Friday, July 28, 2006

Writers Beware....


For going on twelve years now, I've been invited to speak to writers' (and other) groups in the U.S. and abroad, discussing a wide variety of writing-related topics. From the hundreds of questions I've answered, I can always count on hearing one:

"Has anyone ever plagiarized your work?"

The simple answer is, a-yup. And if there's time during the Q&A period, I delve into the more complicated issues surrounding this thorny subject....

First, to tweak Bill Clinton's now-famous quote, everybody needs to be on the same page regarding exactly what the definition of plagiarism is. Fortunately, my dearies, it's waaaaaay simple: Plagiarism is stealing. It's taking another author's work and passing it off as your own.

The law specifies how many words, lines, paragraphs you can "borrow", and sets forth clear-cut rules outlining how. (Footnotes, quotes, identifying the true author and the source of the material you're "using".)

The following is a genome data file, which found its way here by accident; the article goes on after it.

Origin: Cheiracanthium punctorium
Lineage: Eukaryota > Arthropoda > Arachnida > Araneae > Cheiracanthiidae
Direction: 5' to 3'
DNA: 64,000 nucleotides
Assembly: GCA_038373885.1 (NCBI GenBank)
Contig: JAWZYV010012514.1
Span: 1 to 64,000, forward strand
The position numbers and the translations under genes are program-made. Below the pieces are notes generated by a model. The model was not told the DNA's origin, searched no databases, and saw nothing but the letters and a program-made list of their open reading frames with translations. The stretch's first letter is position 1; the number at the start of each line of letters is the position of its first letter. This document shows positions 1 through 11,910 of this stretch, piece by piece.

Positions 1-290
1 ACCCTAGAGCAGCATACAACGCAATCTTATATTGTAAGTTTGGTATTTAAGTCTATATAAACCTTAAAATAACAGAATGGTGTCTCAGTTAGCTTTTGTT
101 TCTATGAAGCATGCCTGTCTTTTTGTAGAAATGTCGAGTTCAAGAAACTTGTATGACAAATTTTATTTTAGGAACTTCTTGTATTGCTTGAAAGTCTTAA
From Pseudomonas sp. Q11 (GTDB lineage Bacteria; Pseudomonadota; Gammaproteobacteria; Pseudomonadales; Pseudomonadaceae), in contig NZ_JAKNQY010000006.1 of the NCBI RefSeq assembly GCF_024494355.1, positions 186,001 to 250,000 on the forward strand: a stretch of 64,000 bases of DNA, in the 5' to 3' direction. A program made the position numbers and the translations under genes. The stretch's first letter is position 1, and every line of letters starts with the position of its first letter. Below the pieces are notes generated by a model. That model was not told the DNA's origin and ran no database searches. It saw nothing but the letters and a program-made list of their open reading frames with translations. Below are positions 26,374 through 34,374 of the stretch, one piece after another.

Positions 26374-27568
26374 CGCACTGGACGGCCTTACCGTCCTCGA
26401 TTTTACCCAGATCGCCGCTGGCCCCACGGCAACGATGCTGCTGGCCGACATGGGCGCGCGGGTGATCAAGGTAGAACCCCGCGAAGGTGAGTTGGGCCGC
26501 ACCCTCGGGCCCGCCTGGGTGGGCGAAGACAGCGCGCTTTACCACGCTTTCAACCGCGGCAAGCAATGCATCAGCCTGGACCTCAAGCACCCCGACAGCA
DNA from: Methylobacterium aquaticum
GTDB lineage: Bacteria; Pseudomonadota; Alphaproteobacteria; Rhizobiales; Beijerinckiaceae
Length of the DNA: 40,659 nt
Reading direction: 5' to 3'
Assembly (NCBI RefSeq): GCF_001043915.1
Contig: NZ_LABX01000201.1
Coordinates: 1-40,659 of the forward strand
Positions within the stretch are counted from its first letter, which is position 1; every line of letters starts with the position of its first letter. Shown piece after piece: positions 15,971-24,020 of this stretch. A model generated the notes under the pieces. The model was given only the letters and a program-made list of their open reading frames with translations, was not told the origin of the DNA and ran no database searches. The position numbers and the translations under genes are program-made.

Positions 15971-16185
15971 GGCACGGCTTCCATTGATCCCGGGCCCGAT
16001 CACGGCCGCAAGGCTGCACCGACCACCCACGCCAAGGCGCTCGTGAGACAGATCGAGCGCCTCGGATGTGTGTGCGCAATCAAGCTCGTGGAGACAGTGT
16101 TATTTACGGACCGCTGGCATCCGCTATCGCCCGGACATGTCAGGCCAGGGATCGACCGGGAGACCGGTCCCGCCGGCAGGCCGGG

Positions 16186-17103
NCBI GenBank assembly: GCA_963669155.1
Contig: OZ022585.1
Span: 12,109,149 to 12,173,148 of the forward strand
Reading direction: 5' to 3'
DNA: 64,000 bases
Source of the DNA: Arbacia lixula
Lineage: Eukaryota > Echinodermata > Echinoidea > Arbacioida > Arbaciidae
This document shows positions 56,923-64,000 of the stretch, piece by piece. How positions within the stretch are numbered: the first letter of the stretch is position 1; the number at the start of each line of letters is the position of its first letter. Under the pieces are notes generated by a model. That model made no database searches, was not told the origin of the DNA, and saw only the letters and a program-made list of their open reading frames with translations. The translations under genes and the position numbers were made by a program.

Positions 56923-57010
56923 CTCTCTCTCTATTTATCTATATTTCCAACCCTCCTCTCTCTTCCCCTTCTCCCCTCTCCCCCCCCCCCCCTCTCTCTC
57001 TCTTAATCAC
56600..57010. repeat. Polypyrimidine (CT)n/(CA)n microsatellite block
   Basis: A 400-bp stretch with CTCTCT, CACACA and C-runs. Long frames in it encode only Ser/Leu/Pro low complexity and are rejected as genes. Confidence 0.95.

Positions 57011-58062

Okay, sure...there are lotsa times when it's sorta kinda almost necessary to borrow another author's work, say, in a history-type book. I say 'almost' because I've written lotsa non-fiction-historical-school-type stuff, and managed to find numerous ways to state facts and cite examples without taking the 'borrow it' shortcut: I did my own research.

Then there's the matter of "Do I need the authors' permission to quote 'em?" If you've given proper credit, followed the 'how much borrowed' rules and regs to the letter, the answer is usually 'no', but if the author is living and breathing, it'd sure be an Emily Post kinda thing to do....

Still...there's more to this prickly subject than first meets the eye. Borrowing other authors' written words and giving proper credit has long been standard policy for writers. Reporters do it all the time. Why, more'n'a few of 'em have quoted me. And to be truthful, if somebody thinks I'm good enough to quote, and they're honest enough to give me proper credit, I'm honored. Flattered. Heck, I welcome the free publicity!